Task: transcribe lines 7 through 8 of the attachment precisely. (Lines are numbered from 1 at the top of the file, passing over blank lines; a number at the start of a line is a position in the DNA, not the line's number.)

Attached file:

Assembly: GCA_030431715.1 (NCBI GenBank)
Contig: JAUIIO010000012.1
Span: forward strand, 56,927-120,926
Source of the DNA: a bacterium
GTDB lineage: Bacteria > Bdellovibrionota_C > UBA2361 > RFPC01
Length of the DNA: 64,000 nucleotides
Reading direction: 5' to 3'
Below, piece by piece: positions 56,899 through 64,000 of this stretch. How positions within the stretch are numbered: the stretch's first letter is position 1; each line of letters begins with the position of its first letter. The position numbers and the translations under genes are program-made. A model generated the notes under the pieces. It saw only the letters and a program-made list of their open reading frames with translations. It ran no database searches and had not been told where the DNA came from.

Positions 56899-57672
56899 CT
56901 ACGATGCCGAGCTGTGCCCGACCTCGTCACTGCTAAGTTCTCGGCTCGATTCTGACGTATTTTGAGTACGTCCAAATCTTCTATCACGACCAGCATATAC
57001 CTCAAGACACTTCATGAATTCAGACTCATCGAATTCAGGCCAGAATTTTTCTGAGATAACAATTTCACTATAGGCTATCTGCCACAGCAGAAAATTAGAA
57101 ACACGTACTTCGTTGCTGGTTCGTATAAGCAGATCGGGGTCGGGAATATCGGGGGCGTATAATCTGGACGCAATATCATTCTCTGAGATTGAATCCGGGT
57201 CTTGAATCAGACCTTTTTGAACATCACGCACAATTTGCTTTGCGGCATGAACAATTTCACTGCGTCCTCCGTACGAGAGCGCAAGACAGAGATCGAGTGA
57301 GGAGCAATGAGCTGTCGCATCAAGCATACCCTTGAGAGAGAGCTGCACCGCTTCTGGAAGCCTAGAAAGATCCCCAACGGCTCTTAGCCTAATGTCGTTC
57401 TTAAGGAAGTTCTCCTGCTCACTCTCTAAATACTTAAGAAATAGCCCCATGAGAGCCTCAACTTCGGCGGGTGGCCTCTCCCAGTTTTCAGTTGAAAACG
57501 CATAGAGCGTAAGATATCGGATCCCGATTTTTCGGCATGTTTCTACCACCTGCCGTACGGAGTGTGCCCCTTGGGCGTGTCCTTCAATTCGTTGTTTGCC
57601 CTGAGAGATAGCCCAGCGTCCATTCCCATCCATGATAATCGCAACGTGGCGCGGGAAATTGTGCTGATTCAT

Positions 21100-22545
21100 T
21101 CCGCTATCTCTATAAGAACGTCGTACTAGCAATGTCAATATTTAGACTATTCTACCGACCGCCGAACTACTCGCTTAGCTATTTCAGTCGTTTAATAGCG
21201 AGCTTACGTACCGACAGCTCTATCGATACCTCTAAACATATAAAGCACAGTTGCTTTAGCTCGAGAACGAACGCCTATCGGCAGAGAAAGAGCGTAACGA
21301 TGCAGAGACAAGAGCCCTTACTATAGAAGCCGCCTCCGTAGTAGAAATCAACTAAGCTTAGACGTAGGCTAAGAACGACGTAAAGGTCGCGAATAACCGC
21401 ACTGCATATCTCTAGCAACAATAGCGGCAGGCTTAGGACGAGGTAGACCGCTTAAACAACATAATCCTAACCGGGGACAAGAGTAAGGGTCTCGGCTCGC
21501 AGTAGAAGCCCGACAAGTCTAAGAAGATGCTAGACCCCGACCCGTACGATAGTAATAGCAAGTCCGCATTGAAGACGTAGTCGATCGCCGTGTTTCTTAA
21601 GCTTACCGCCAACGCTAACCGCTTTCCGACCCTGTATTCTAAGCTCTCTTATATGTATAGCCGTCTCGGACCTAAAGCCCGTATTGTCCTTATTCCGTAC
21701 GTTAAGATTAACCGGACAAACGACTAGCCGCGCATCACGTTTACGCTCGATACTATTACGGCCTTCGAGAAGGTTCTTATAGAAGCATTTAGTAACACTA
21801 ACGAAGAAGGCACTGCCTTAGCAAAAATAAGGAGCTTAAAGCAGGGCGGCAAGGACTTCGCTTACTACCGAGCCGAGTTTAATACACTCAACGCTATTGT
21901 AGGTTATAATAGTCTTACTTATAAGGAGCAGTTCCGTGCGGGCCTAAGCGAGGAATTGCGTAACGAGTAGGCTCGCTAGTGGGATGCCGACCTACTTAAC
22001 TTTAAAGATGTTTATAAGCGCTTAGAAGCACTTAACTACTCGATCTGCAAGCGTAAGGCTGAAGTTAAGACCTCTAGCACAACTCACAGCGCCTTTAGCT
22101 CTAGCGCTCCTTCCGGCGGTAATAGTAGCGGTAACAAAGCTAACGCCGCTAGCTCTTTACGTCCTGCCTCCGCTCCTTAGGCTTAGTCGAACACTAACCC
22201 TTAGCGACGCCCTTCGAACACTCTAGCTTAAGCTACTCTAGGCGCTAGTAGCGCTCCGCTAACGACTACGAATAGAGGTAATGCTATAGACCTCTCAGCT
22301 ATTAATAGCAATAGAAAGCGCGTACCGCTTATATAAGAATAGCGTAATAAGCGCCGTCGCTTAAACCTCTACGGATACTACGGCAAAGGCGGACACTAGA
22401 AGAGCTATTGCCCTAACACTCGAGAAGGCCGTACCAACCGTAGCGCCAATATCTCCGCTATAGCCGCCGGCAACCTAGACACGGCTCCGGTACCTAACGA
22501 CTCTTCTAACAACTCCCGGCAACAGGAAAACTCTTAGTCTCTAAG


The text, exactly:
Reading direction: 5' to 3'
Below, piece by piece: positions 56,899 through 64,000 of this stretch. How positions within the stretch are numbered: the stretch's first letter is position 1; each line of letters begins with the position of its first letter. The position numbers and the translations under genes are program-made. A model generated the notes under the pieces. It saw only the letters and a program-made list of their open reading frames with translations. It ran no database searches and had not been told where the DNA came from.